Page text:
I’m much more health conscious than I was in my late 20s and early 30s. A routine runs my life and keeps it in balance. Much of our food is sourced from the garden outside our home. I have a regular exercise routine and enjoy the energy it brings me.


 

I don’t want to get too specific, but I believe this is a good blueprint for where I’d like to see myself in five years.

Making it happen

Professionally, I’m going to keep doing what I’m doing. I’m going to work hard and learn as much as I can. I’m going to try as hard as I can to be a unicorn.

In addition, I will be spending a set amount of time to external projects. Committing at least 5 hours per week to open source or side projects will help grow my skills. I wish it could be more, but for now I have to start with something realistic.

Thoughts on turning 30

Turning 30 is a weird thing for a lot of people. When I was young, I thought 30 was the point in my life where I’d finally be an adult. I’d have my act together and be doing a lot of “adult” things. The truth is, I just feel 18 with 12 years of experience.

The majority of my 20s were filled with self satisfaction, pleasure seeking, and not a lot of forward thinking. My late 20s were the beginning of me beginning to notice there is so much more to the world than that. I’m very grateful I’ve been able to have a kind of introspection that allowed me to notice these things about myself and realize I could do better.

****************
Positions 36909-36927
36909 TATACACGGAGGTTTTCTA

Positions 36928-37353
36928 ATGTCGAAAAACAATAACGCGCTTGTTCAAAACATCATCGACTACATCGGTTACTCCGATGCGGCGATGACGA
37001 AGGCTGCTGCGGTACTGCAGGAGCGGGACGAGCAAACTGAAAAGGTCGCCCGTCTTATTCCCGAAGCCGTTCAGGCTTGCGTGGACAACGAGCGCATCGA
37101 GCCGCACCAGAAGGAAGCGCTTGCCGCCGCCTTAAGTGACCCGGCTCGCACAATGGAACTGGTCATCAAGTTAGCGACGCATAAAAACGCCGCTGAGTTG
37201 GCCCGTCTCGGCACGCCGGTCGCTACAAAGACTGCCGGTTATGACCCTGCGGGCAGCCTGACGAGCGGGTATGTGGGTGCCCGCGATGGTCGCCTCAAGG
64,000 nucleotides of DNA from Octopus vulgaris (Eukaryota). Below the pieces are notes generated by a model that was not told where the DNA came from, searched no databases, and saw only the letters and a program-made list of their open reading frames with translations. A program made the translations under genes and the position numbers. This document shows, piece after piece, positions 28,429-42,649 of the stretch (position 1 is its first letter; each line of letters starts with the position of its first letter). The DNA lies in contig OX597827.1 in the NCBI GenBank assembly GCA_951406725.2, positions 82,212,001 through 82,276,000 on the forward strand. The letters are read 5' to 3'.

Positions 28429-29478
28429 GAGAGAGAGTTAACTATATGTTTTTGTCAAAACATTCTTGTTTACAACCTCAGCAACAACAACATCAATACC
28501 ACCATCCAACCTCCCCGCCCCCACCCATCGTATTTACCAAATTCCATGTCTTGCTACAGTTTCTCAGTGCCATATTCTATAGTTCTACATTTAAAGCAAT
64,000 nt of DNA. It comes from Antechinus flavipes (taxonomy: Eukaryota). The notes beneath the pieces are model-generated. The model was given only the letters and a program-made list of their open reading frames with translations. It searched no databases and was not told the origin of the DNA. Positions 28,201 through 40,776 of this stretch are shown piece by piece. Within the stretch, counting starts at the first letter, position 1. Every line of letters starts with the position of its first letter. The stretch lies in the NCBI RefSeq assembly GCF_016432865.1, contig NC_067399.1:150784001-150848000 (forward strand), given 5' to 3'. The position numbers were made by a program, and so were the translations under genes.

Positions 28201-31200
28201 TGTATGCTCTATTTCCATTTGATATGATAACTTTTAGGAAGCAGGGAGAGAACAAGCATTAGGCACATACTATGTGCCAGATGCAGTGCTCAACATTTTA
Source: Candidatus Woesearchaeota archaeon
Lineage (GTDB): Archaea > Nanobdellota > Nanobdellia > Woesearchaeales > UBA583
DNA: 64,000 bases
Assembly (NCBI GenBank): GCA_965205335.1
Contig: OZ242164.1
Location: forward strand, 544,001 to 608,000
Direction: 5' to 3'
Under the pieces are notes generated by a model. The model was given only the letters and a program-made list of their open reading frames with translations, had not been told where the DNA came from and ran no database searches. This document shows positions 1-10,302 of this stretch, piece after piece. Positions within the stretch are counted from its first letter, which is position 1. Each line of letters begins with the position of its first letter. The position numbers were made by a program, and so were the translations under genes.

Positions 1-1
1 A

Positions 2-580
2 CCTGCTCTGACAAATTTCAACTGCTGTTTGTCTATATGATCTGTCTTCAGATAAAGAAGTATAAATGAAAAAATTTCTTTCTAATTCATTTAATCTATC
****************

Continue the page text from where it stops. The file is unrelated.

From the time I graduated high school until around age 24, I participated in a lot of self destructive behaviors and unhealthy habits. At 25 I finally got my associate’s degree. At 26 I went back to school for my bachelor’s degree. At 28 I graduated and got a job. At 30 I’m continuing my educational journey by getting my master’s degree. It took a while to turn the ship around but for the first time in years I finally feel like I’m on the right path.

Whereas my 20s were dedicated to pleasure seeking, I’m setting a different intention for my 30s.

In my 30s I want to be healthier; both physically and mentally. Instead of being involved in self destructive behaviors, I want to engage in activities that will encourage growth, change, and positive outcomes.

I’m going to get better at relationships with friends and family. I took relationships for granted in the past, but I’m going to make a serious effort to maintain relationships.

I’m going to take my health more seriously. Starting at the beginning of August this year, I’ve made some changes that gave me some momentum to work with as I turned 30. I’m eating lots more fruits and vegetables and a lot less processed food. I’m drinking a lot less coffee and a lot more water.